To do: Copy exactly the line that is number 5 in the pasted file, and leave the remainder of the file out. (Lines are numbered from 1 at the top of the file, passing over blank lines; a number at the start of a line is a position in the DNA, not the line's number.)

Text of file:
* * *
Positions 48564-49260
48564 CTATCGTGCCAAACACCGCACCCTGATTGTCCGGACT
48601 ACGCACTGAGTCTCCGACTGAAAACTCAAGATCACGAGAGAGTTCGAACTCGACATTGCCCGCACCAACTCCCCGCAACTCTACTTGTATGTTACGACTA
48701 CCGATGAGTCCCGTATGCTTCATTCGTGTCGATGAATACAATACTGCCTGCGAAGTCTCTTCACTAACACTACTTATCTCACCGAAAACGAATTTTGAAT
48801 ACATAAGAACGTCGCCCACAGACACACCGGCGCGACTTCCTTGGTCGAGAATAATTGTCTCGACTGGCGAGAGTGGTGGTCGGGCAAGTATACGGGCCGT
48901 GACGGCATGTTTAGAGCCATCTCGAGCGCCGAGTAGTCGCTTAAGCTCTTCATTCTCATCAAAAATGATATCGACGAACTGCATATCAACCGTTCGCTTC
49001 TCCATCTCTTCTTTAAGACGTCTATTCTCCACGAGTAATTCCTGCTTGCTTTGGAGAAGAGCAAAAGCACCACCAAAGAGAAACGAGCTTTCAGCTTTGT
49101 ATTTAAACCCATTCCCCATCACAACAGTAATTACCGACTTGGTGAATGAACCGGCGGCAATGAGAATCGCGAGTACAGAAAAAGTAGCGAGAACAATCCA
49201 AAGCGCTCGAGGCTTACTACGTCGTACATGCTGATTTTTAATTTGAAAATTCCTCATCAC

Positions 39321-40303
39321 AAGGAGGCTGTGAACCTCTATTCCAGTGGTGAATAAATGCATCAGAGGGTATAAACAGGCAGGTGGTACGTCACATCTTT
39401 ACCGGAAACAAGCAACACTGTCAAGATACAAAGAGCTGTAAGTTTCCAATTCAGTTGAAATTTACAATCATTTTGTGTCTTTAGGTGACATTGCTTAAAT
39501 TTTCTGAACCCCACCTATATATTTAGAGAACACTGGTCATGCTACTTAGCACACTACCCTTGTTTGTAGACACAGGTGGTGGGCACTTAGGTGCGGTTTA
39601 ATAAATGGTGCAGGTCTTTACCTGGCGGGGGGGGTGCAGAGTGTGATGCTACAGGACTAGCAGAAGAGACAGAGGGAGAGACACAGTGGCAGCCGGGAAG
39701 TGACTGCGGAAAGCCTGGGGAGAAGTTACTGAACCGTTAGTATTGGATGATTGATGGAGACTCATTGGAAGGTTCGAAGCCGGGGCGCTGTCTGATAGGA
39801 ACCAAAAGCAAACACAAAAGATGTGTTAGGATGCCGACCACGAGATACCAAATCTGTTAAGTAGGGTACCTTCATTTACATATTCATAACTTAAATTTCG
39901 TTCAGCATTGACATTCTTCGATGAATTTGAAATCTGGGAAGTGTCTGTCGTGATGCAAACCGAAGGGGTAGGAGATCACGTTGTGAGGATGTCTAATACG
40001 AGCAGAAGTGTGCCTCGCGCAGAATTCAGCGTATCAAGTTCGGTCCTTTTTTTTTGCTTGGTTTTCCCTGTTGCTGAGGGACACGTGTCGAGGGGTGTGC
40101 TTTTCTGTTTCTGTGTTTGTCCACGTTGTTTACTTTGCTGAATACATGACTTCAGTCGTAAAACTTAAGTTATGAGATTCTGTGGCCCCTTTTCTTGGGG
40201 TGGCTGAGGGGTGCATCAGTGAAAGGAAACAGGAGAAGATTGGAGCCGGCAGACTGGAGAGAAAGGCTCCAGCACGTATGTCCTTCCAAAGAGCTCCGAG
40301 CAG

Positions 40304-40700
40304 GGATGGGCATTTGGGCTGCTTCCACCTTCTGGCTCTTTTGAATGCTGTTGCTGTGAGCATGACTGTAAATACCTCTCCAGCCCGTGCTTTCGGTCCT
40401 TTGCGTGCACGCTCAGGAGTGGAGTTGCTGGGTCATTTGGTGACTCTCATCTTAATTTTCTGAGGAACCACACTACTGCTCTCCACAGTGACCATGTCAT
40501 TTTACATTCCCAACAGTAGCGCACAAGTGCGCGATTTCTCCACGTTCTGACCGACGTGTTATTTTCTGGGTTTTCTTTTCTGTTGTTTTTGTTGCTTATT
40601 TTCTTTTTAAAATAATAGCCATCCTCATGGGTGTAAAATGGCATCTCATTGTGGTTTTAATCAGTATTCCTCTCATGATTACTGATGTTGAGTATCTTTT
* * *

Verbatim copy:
48801 ACATAAGAACGTCGCCCACAGACACACCGGCGCGACTTCCTTGGTCGAGAATAATTGTCTCGACTGGCGAGAGTGGTGGTCGGGCAAGTATACGGGCCGT